South Africa tackles social inequities

South Africa tackles social inequities

Reconstruction and development
Some of the current bitterness stems from the very high hopes generated by the Reconstruction and Development Programme (RDP). Originally launched in 1994 as the ANC's election programme, it then became the centre of the new government's mandate for reform. As defined by then President Nelson Mandela, the RDP encompassed not only socio-economic programmes designed to redress imbalances in living conditions, but also institutional reform, educational and cultural programmes, employment generation and human resources development. The programme, Mr. Mandela said, would be "an all-encompassing process of transforming society in its totality to ensure a better life for all."
At first, the RDP had a dual aspect. As a policy framework, its priorities influenced the targeting of donor aid and guided the government's normal budgetary process, leading to significant shifts in how government revenues were spent. Less went to the military, for example, and substantially more was allocated to education, health, housing and other social spending.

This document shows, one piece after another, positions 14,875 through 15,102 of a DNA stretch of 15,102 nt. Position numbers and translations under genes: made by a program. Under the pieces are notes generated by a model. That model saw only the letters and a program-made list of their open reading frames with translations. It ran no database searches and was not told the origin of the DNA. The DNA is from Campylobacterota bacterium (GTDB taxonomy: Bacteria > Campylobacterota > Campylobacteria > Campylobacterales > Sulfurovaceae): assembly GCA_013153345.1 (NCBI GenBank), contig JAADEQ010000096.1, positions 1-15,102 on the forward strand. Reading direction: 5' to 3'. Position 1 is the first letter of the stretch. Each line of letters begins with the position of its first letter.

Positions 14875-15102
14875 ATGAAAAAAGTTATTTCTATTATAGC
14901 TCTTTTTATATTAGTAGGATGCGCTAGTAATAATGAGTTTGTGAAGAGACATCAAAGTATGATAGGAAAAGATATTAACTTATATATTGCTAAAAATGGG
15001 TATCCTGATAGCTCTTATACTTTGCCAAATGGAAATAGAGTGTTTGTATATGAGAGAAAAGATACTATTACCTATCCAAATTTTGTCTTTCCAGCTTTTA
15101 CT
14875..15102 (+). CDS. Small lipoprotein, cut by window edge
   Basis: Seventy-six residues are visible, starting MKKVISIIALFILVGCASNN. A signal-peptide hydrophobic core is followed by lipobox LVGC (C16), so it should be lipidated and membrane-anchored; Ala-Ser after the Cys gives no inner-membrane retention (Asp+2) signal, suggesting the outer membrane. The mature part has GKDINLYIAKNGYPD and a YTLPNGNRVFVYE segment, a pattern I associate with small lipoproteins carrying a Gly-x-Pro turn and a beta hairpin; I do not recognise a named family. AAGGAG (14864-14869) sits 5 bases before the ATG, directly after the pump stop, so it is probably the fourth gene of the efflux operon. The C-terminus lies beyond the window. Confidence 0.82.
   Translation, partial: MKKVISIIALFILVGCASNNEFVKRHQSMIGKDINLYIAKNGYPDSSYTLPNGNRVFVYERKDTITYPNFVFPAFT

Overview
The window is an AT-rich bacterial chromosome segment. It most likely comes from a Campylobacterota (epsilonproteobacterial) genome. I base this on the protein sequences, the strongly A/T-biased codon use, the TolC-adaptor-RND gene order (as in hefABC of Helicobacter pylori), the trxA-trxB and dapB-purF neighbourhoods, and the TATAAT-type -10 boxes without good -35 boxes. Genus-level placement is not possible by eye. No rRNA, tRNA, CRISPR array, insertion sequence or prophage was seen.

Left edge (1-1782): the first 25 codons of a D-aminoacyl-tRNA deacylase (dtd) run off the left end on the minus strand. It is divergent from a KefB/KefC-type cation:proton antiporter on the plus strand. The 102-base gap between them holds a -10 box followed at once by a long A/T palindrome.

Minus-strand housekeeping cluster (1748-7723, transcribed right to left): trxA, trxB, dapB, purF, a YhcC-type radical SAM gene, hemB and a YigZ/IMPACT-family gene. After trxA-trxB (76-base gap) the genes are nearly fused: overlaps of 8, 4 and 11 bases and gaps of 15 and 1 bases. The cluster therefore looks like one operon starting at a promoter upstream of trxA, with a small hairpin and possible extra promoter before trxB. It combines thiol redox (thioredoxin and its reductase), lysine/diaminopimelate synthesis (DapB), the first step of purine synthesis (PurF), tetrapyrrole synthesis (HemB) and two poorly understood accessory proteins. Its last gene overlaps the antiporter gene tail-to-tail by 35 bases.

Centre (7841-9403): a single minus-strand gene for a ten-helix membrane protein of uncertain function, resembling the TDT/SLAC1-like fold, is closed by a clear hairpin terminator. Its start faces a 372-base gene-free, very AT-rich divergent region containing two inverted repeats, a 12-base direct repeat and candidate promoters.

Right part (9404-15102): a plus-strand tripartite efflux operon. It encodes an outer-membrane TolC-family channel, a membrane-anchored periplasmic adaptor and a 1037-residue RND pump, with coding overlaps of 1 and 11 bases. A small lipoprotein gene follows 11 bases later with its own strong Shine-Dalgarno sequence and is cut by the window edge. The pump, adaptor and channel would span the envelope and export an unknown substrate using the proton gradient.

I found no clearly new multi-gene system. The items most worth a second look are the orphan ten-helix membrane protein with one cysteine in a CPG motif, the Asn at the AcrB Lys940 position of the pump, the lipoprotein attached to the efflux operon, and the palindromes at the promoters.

At the same time, the RDP had its own distinct presence. A special RDP Fund, of several billion rands annually, financed high-profile "presidential projects," such as free medical care for under-six children and pregnant mothers, a school feeding programme, electrification of poor homes and public works projects for unemployed youths. A separate RDP office also was set up, headed by Minister without Portfolio Jay Naidoo (a former Cosatu union leader), to administer the fund and coordinate the different facets of the programme in the various ministries.
In 1996, however, the RDP lost its most visible public face when Mr. Naidoo was reassigned to other ministerial duties. The RDP office was eliminated as a separate entity, with its coordinating functions subsumed into the office of then Deputy President Thabo Mbeki, now president, who remains directly responsible for the RDP programme.
Despite the RDP's lower profile, the programme has continued to register significant progress. Some of its achievements over the past six years, such as the rapid expansion of housing and access to clean water, surpass anything accomplished in such a short period of time elsewhere in Africa -- and even in some European countries (see table, page 14). A recent survey conducted by the National Economic Development and Labour Council, a statutory body that mediates most labour negotiations, found that a majority of those questioned felt their lives had improved due to the RDP.

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